Nonlinear Regression Analysis in R

Nonlinear Regression Analysis in R, when at least one of the parameters in a regression appears to be nonlinear, it is called nonlinear regression.

It is often used to sort and analyze data from many businesses, such as retail and banking.

It also aids in drawing conclusions and forecasting future trends based on the user’s online behavior.

The process of creating a nonlinear function in R is known as nonlinear regression analysis. This approach uses independent factors to predict the result of a dependent variable using model parameters that are depending on the degree of association between variables.

When the variance in sample data is not constant or when errors are not normally distributed, generalized linear models (GLMs) calculate nonlinear regression.

When the following sorts of regressions are regularly used, a generalized linear model is used.

Proportions are used to express count data (e.g. logistic regressions).

Data is not expressed as proportions when it is counted (e.g. log-linear models of counts).

Binary response variables exist (for example, “yes/no,” “day/night,” “sleep/awake,” and “purchase/not buy”).

The data shows that the coefficient of variation is constant (e.g. time data with gamma errors).

Nonlinear Regression Analysis in R

One of the most prevalent types of nonlinear regression in statistics is logistic regression. It’s a method for estimating the likelihood of an occurrence based on one or more independent factors.

Using probability theory, logistic regression determines the associations between the listed factors and independent variables.

Logistic Regression is a technique for predicting the outcome of In circumstances where the rate of growth does not remain constant throughout time, models are commonly used.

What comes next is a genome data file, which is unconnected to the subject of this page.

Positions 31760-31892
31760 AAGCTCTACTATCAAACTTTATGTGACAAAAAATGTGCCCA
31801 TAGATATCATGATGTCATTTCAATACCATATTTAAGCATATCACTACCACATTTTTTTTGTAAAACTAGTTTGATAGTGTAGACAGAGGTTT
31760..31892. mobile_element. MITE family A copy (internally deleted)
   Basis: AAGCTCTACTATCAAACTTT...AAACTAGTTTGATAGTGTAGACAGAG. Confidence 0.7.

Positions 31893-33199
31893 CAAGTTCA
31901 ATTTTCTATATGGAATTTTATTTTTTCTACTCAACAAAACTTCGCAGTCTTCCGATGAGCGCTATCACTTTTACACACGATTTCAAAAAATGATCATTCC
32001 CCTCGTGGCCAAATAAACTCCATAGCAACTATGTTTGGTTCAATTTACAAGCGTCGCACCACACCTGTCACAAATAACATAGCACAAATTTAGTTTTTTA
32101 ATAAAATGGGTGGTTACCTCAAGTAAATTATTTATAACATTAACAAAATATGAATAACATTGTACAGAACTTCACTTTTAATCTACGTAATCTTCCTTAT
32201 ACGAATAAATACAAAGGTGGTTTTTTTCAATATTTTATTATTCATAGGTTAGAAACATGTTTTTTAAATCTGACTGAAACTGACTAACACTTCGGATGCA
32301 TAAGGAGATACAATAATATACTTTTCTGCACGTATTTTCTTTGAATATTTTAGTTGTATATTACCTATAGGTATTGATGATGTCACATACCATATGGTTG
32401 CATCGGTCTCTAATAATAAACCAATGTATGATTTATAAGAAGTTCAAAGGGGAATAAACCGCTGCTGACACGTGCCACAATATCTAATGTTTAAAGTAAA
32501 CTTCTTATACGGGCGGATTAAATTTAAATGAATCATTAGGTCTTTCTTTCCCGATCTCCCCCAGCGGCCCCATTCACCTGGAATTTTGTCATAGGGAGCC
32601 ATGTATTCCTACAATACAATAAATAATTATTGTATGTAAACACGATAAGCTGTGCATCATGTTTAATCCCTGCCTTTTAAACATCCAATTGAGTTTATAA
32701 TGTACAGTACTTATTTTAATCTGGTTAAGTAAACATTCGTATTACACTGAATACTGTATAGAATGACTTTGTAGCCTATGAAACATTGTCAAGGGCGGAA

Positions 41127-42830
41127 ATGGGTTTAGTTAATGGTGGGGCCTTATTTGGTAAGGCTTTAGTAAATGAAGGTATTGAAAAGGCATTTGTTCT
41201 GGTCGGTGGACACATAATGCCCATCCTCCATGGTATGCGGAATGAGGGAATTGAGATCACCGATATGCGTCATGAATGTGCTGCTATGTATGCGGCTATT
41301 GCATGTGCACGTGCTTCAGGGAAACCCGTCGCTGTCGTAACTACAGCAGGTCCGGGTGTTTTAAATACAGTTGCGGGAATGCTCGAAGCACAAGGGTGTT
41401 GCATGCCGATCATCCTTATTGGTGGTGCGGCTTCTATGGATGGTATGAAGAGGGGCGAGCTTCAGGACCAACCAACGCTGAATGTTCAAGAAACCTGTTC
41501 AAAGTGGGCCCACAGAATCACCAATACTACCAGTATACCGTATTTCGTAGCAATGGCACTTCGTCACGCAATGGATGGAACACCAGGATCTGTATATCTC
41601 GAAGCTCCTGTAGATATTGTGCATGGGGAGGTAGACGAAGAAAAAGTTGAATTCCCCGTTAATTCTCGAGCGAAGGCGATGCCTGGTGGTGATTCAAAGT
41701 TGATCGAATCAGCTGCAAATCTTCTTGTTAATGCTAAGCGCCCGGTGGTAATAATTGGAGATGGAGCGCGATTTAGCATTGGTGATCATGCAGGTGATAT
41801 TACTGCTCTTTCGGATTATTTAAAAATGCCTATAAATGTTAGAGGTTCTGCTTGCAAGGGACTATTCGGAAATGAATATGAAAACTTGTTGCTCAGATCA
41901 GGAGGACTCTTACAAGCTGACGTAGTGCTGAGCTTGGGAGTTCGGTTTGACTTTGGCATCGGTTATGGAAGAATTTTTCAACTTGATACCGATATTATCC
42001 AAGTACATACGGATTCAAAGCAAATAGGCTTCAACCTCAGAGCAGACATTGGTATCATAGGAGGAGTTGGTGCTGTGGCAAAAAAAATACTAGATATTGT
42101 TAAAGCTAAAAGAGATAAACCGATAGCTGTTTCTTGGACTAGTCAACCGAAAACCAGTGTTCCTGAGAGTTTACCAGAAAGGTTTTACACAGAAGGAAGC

For example, when a new technology is first brought to the market, its demand rises quickly at first, but then progressively declines.

Logistic regression is defined using logit() function:

f(x) = logit(x) = log(x/(1-x))

Assume that p(x) indicates the probability of an event, such as diabetes, occurring based on an independent variable, such as a person’s age. The following will be the probability p(x).

P(x)=exp(β0+ β1x1 )/(1+ exp(β0+ β1x1)))

Here β is a regression coefficient.

We obtain the following when we take the logit of the previous equation.

logit(P(x))=log(1/(1-P(x)))

When we solve the equation above, we get.

logit(P(x))=β0+ β1x1

The Sigmoid Function is a logistic function that is represented by an S-shaped curve.

When a new technology is introduced to the market, demand typically rises quickly in the initial few months before progressively declining over time.

This is a case of logistic regression in action. In circumstances where the rate of growth does not remain constant over time, Logistic Regression Models are commonly used.

Multivariate logit() Function

In the case of several predictor variables, the logistic function is represented by the following equation.

p = exp(β0+ β1x1+ β2x2+—– βnxn)/(1+exp(β0+ β1x1+ β2x2+…+βnxn))

The predicted probability is p, the independent variables are x1,x2,x3,…,xn, and the regression coefficients are 0, 1, 2,…n.